A Year of Picnics


The Essential Book of Homesteading















  • I am very easily satisfied A blazing fire in thehellip
  • I like to imagine that in addition to we fourhellip
  • Carpe diem Seize the day When I first watched Deadhellip
  • Rough day yesterday Alistair has had a vicious head coldhellip
  • In the past week and a half I have bakedhellip
  • These are the days we wait for all year thehellip
  • Babys first snow Underneath this bear suit are red andhellip
  • Letting the light in Both kids have head colds Hearinghellip
  • That feeling when the folks youre a fan of becomehellip
  • My homesteading gateway Getting a flock of backyard chickens washellip
  • We introduced solid food to Alistair today June 30th washellip
  • I generally dont like to traffic in absolutes but Ihellip
my sponsors
budha hill natural toysImagine Childhood
Imagine ChildhoodBlissful Belly
Sponsorship Information
blog archive
  • 2017
  • 2016
  • 2015
  • 2014
  • 2013
  • 2012
  • 2011
  • 2010
  • 2009
  • 2008

A Wild One

These days, I find that there are just a few things that get me really excited. By which I mean SUPER! JAZZED! FIST! PUMPS! HAPPY DANCES! That sort of thing. One of them is interspecies communication. Yes, the possibility of humans having viable relationships and dialogue of some sort with non-humans is profoundly intriguing to me. I’m also, and somewhat similarly, really into the entire notion of learning to mimic natural ecosystems and biological behaviors to heal ourselves and our planet (“Biomimicry” is the fancy pants term for this concept). And, in the same camp, wild foods, wild foraging, wild everything, really, gets my heart pumping, my pulse quickened.

When you couple those three things of supreme and abiding interest to me with a newly developing friendship with someone that shares those interests, well, shut the front door. I’m smitten. Such is the case with Karie Reinertson of Shelter. I met Karie and her partner Rob Maddox back in November, at a gathering I was throwing for my book Handmade Gatherings. The event was held at our mutual friend Natalie’s urban homesteading supply store, Small Terrain.

I first noticed Karie for her dress. It had pockets, and pockets on a dress is seriously speaking my kind of fashion language. It wasn’t just the dress, though, that drew me to her, stellar though it was. She had a pervading calm, and an innate compassionate she exuded that made me want to learn more about her. And I’m so very glad I’ve had the opportunity to do so. Karie and Rob are at the helm of Shelter, a purveyor of handmade goods created to be worn, used, and loved. When Karie learned I was on the hunt for a foraging bag, she offered me a sample of one she’d been developing as a bespoke item for Small Terrain.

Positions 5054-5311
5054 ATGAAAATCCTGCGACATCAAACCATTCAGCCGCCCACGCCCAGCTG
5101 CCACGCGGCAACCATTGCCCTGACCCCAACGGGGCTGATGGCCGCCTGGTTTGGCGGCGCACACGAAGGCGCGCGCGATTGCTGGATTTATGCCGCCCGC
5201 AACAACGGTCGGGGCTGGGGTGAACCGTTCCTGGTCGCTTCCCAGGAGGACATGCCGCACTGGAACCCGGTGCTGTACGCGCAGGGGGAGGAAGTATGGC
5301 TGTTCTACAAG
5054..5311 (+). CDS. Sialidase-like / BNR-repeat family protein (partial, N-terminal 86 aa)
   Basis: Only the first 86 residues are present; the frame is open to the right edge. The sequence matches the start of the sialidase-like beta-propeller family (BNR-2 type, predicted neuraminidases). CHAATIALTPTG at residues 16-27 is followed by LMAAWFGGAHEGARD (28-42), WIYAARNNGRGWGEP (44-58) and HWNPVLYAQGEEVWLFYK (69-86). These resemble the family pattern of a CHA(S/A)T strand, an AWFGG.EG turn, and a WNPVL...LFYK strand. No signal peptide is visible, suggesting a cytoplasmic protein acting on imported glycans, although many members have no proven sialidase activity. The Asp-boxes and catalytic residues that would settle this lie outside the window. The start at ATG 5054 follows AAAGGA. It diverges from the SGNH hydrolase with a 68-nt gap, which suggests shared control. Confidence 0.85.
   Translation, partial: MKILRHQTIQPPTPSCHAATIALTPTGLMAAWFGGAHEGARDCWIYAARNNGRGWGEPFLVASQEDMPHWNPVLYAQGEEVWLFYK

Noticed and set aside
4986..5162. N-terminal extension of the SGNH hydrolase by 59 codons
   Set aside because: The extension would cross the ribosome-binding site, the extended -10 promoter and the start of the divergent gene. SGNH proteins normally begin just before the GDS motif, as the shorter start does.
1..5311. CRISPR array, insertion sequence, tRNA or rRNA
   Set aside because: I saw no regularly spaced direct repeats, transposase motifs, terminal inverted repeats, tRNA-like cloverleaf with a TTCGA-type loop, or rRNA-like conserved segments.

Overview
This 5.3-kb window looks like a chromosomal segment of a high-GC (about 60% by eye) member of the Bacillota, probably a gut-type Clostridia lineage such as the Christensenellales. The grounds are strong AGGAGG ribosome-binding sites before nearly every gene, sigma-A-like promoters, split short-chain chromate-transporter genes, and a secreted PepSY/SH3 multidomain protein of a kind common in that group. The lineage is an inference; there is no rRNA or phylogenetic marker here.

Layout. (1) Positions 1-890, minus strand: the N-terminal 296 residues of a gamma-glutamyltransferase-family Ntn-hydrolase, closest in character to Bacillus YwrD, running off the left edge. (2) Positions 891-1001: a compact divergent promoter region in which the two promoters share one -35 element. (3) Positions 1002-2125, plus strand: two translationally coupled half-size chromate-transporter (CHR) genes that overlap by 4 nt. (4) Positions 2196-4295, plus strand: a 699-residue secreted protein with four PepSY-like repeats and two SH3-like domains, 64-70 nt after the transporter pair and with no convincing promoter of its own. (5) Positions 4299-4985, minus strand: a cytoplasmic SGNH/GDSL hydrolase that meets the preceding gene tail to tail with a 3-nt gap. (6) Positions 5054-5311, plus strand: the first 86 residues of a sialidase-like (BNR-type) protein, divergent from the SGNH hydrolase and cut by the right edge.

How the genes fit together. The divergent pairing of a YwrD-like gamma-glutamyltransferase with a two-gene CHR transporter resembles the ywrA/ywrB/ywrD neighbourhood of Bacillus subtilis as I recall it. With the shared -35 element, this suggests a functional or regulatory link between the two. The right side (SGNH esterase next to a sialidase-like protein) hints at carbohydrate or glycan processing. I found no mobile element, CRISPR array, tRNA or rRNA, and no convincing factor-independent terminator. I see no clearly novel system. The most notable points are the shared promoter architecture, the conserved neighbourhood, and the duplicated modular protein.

We gave it a trial run this week, after discovering a patch of ramps growing adjacent to the small creek that runs beside our house. The bag is extremely well crafted, with every detail attended to so as to ensure deft and dependable foraging. Here’s the bag’s description, as detailed on Shelter’s website:

Made of a durable waxed canvas with leather straps, and a large, two-chamber removable and washable liner. Enough pockets in front for your hori hori knife, Opinel, and whatever else you may need. Pockets on each side for jars so berries or fragile specimens can be taken home safely to identify. Pocket on the back for your field guide. Adjustable leather shoulder straps with pads for comfort. Straps on the bottom of the backpack for willow and twig collection.

The description is completely on target, minus one small omission, which is that it’s gorgeous. Functional? Absolutely. Beautiful? Damn straight. We used the bag to gather ramps, and then carried it around with us as we foraged for wild violets, dandelions, and fiddlehead ferns. Not only did it serve our foraging needs and pursuits imminently well, it was sublime to behold, all the while. We came home with our fore, soft-boiled some eggs, sautéed the ramps, and paired both with a mashed potato & oat flour pancake, covered in wild violets and topped with cumin lime creme fraiche. Boom! Wild goodness, all up on your dinner plate.

Foraging season is upon us, big time. I’m excited beyond measure. Gather your bag, find your trowel, and let’s get to it!

*Wild foraging is a lovely, natural, primal thing to do. That said, if not done in an manner that is both ethical and sustainable, there won’t be anything left to forage in the future. If you have the fortune of foraging for ramps, I encourage you to please check out this link on doing so in a responsible manner before grabbing your foraging bag and trowel. 

3 Responses to A Wild One

  • Karrie Pennington says:

    I love the bag. I am a soil scientist and it would be a great field bag. My other comment is to thank you for your Year in Pies cookbook. I purchased this at Christmas for my daughter because she reads your blog and now I do too, and wanted it. For some reason, it came in February not December and she still has not seen it because I am not finished with it. I could not imagine a pie cookbook that is as inventive and fun as yours is. Guess I need to order another copy!

  • agreenhearth says:

    What a wonderful bag with so many possibilities. And how lovely to see fiddleheads again! They are a wonderful treat we don’t have here in the Pacific Northwest (or not quite in the same way). I am currently reading “Keep Bees” and find it an excellent resource. Thank you!